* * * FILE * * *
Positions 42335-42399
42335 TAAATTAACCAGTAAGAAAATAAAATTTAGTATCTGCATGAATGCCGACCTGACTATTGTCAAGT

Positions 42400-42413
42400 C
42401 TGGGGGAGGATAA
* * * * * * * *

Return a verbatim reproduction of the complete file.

Positions 42335-42399
42335 TAAATTAACCAGTAAGAAAATAAAATTTAGTATCTGCATGAATGCCGACCTGACTATTGTCAAGT

Positions 42400-42413
42400 C
42401 TGGGGGAGGATAA